Just as ‘Googling’ is synonymous to any web search, the term ‘Zooming’ has become as interchangeable and universal as videoconferencing; virtual meetings have skyrocketed, with eleven million1 happening daily and online education reportedly to be worth $350 billion by 20252. Since the COVID-19 outbreak, schools, universities and companies have utilized remote learning as its central mode of communication, with institutions such as Harvard and Stanford University offering from Art to Engineering classes exclusively online. The immense demand for online learning partially stems from advantages such as increased time and cost efficiency - allowing students to complete their studies at their convenience whilst saving commuting and course material costs; this subsequently provides increased accessibility to top-tier establishments, catering to a more diverse and inclusive student-body. Despite Zoom being the ideal solution for synchronous teaching when in-person classes are not a possibility, the substitution of video conferencing in place of real-life interactions has created a new level of exhaustion which plagues both students and educators. The three main components responsible in inducing online learning fatigue can be categorised as: excessive and close-up eye contact, reduced physical mobility and increased cognitive activity.
On Zoom calls, viewers are treated like nonverbal speakers due to the constant eye contact with meeting members; this persistent role as an active listener - provoked by elongated eye contact – induces our brains into a ‘hyper-aroused state’ in response to the intensified situation. The need to exaggerate nonverbal cues then further heightens this sensory load. In regular face-to-face interaction, nonverbal communication is natural and interpreted subconsciously, however, video chats require deliberate effort to send and receive signals; Dr Bailenson explains: ‘You’ve got to make sure that your head is framed within the centre of the video. If you want to show someone that you are agreeing with them, you must do an exaggerated nod or put your thumbs up. That adds cognitive load as you’re using mental calories to communicate’3. In addition to mental constraint, learning fatigue is equally induced by lack of physical mobility; while audio phone conversations allow movement, videoconferencing limits mobility to an unnatural extent.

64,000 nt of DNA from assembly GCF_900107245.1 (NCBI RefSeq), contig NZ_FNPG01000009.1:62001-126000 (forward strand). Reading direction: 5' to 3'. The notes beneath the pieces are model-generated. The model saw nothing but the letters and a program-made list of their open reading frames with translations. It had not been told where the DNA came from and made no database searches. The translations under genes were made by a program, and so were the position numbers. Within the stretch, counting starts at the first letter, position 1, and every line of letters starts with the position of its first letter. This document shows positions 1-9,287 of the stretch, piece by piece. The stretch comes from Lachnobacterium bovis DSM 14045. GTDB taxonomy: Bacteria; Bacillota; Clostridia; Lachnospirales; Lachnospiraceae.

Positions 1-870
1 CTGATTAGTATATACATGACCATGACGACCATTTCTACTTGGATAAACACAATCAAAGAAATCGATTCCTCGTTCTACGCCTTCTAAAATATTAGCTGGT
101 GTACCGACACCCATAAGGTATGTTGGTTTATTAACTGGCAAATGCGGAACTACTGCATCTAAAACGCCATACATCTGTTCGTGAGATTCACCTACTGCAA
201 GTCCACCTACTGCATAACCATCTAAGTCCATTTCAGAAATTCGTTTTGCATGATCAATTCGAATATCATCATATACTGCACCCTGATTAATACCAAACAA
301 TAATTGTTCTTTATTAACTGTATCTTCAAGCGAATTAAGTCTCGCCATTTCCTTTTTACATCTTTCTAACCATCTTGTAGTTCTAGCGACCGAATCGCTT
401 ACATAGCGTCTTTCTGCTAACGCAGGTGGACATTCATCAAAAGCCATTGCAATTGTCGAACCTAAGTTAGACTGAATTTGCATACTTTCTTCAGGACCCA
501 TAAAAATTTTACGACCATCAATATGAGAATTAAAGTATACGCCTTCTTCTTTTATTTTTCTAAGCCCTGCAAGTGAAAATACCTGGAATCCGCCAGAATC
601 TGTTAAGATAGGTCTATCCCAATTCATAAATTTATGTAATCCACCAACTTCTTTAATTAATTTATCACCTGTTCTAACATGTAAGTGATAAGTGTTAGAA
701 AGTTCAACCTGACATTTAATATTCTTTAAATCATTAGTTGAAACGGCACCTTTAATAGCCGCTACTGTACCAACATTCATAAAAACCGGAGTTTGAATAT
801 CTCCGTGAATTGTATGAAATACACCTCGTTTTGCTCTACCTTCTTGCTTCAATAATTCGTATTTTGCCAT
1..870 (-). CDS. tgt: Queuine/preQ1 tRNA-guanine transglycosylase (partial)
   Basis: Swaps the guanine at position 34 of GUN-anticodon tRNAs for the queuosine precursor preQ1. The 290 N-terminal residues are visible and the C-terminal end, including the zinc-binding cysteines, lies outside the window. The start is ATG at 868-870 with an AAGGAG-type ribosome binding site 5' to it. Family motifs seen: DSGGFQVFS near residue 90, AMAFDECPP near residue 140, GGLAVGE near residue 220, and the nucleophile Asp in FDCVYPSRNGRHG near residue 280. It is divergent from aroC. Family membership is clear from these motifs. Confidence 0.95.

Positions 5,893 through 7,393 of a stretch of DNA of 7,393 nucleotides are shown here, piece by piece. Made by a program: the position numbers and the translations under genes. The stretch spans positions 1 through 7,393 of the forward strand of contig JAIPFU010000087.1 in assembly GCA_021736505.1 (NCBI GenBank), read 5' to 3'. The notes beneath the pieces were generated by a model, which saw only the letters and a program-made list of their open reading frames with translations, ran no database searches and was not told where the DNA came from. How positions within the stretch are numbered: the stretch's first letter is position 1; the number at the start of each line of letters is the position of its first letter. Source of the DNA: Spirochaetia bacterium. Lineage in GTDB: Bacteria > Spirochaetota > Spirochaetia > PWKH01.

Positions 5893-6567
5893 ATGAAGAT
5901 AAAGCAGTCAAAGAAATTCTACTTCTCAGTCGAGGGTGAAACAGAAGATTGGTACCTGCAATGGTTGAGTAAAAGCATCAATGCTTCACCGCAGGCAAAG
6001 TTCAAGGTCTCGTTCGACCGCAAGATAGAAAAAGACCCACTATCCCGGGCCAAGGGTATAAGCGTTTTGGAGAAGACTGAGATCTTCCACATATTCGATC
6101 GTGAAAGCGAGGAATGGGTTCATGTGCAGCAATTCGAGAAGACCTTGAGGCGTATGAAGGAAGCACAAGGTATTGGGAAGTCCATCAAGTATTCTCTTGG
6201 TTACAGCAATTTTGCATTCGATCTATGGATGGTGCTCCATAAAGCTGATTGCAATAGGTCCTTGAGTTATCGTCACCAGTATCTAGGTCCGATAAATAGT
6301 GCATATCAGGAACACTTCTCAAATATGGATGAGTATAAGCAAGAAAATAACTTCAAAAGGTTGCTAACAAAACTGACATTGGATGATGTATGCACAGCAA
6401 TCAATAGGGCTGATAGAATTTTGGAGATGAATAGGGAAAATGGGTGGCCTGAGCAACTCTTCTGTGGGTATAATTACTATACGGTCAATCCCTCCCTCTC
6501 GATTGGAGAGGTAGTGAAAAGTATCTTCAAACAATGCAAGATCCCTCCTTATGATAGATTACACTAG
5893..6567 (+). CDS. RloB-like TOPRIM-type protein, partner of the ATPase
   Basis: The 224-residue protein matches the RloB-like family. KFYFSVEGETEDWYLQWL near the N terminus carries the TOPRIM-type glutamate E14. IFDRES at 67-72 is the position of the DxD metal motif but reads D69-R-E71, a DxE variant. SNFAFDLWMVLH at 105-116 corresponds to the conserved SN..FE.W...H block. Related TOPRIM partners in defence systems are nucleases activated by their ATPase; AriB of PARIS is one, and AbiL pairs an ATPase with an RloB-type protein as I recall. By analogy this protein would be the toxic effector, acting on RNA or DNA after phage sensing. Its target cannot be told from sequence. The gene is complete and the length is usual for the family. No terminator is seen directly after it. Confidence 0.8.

Despite ‘Zooming’ being a central element of modern learning environments and workplaces, online conferencing is notably associated with loss of effectivity and time; with 95 percent of meeting attendees losing focus and 39 percent completely dozing off4. In response to many schools, large companies and government entities asking for increased understanding on regular videoconferencing, the Stanford Social Media Lab created the ZEF (Zoom Exhaustion & Fatigue Scale) to help measure how much fatigue people were experiencing in the workplace from online meetings. The scale is a 15-item questionnaire which addressed general fatigue, physical fatigue, social fatigue, emotional fatigue, and motivational fatigue; some sample questions include: ‘How irritated do your eyes feel after videoconferencing?’, ‘How emotionally drained do you feel after videoconferencing?’ and ‘How often do you feel too tired to do other things after videoconferencing?’. Potential solutions to these factors include reducing the Zoom window size and introducing ‘audio only’ sessions; this establishes a break from the perceptually realistic, yet overwhelming nonverbal activity, and allows physical movement away from the screen. The necessity of utilizing any video option – excluding when speaking - should be scrutinised to minimize visual overload. Effective communication and organization is another imperative tool when easing online fatigue; access to a carefully crafted agenda allows learners to anticipate time commitments and educators to end sessions 5-10 minutes earlier, allowing a break before the next engagement.
Measuring your own Zoom fatigue: